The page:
Speedlinking – 14/10/2006

Just thought it's about time I start sharing some of the useful posts I come across during my week.


Here are a few for the past week: 

Rajesh Setty from Life Beyond Code has written a very good article: 10 things they didn't tell you about blogging. Some of the points he made are simply brilliant, for example this one:

You can't get rich blogging.

Again, there are exceptions. Then, you don't include Las Vegas and Lottery in your growth strategy. Do you?

It did make me laugh. Surely, there is a different "rich" definition for every one of us, but in general he's right. It takes a lot of effort and time to get so good in blogging that it pays you enough to live off it. 

It's easy to start but hard to maintain.

In fact, it is VERY hard to maintain. Since most bloggers are not depending on blogging for their living, it is walking an extra mile almost everyday. Plus, how do you motivate yourself to do something that does not have a short-term return?

Again, a very common problem. You've got to be really passionate about your blog's topic, otherwise you will not be able to stay motivated for long enough to see it gain traffic and your readers start commenting and motivate you to write more. 

A few days later, Rajesh had posted another 10 things they didn't tell you about blogging, sharing some more of his experience with us:

Don't write if you don't have anything to write

You know – writers block affects bloggers too. It is REALLY OK to not post anything if you don't have anything valuable to post. Weak posts bring down the average value of your posts. Why take that risk?

The reason that you write should not be because you have a blog but because you have something valuable to contribute.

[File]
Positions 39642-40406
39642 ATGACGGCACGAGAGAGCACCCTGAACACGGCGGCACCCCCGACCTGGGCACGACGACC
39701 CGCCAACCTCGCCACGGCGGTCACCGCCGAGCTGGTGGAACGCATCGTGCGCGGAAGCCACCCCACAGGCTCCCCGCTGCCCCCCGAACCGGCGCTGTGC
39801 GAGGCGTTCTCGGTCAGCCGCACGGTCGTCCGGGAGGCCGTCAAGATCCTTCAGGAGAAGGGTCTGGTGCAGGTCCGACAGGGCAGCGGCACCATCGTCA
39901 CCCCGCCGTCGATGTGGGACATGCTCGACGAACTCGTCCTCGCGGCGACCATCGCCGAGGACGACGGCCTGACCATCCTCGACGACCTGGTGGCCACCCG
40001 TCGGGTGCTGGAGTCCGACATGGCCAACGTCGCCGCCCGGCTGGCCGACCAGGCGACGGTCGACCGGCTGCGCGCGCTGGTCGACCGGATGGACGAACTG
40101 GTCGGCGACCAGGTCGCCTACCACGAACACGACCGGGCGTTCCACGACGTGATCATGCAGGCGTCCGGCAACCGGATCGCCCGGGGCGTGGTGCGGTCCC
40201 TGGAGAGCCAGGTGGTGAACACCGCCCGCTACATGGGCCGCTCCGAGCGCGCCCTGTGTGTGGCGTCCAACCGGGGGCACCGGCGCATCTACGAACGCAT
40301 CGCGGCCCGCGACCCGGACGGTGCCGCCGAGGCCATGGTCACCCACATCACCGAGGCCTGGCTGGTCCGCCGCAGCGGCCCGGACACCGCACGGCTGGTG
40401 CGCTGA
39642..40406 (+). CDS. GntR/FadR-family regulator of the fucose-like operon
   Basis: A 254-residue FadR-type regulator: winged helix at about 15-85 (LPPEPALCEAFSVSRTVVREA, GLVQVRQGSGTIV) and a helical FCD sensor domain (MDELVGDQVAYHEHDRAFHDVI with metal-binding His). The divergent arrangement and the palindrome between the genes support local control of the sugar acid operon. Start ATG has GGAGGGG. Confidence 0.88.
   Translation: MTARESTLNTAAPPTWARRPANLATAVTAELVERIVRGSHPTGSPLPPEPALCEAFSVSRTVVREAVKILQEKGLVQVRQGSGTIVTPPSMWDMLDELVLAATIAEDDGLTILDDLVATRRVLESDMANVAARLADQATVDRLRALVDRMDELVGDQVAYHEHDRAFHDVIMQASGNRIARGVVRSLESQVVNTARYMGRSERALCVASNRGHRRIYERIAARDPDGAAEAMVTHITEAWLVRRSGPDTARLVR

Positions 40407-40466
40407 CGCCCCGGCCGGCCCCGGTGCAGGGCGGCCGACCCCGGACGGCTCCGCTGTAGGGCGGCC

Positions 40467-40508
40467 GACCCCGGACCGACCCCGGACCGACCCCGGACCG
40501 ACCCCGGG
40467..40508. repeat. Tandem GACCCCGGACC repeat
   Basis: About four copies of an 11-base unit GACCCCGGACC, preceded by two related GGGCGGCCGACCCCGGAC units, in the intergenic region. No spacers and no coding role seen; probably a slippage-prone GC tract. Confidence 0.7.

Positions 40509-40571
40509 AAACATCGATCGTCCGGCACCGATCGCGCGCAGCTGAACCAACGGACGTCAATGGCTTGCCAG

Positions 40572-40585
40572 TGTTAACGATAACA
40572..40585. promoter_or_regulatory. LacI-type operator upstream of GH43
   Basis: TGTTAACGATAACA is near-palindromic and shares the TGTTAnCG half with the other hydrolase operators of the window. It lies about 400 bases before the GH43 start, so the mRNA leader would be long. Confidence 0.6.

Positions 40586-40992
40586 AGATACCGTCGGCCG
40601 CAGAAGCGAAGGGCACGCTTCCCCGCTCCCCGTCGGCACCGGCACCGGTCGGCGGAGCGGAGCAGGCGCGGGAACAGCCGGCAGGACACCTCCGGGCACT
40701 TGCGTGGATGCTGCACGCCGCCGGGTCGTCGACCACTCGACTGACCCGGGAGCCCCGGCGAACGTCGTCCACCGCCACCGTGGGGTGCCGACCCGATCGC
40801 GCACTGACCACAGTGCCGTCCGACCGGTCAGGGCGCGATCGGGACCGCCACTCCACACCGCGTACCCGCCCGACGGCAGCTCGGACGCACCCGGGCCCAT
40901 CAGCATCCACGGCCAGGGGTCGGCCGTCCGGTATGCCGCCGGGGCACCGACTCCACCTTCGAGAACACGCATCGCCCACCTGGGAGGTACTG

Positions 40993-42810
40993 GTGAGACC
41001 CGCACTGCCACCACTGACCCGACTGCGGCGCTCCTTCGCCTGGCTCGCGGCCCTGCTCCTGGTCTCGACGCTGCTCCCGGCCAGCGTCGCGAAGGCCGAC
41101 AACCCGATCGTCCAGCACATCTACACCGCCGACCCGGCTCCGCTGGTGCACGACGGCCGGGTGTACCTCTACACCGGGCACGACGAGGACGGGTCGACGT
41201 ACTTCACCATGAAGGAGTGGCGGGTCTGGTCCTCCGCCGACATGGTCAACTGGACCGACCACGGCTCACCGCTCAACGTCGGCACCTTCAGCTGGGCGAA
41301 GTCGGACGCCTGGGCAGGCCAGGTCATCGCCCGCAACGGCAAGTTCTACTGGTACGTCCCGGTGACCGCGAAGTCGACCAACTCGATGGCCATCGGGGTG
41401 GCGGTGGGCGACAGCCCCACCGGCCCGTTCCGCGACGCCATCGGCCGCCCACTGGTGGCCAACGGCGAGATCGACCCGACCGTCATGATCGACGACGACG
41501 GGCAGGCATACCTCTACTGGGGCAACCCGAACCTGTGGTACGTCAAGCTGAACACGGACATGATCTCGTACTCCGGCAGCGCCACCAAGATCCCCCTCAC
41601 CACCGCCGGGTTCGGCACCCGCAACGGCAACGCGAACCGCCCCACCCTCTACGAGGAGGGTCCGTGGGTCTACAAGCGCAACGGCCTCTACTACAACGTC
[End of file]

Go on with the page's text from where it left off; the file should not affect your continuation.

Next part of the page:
I totally agree on this one. I'm constantly struggling with myself over days of quietness on my blogs – whenever I don't have enough time to share an idea or some knowledge in a quality article. At first you feel really compelled to post ANYTHING, because your blogs have to appear dynamic and regularly updated. But when you realize that a weak post will have a much more negative impact than no post at all, you eventually learn to be patient.


Chris Pearson shared his observations after his website had finally got out of the Google Sandbox (congratulations!), and compiled a Graphical Look at the Effects of the Google Sandbox:

It really is amazing how powerful Google is in terms of pushing traffic all over the Web. I have literally been wowed by the rate at which my traffic and other metrics have increased over the last two months, which is basically the time frame in which I crawled out of the Google sandbox.

If you're interested in learning more about Google sandbox and ways to get out of it, I have previously posted an article about it, so please have a look: Simple Ways To Get Out Of Google Sandbox.


And last, but certainly not the least, is Paul Scrivens, explaining to some of us Why Your Web App Sucks with well-known examples. And excellent read with some links to other interesting articles from the same Wisdump site:

The reason it is so hard to make a great web application is because it is so easy to make it suck. The greatest ideas do not always translate into the greatest applications because of poor execution.


That should make 10 minutes of your reading today worthwhile. Enjoy!

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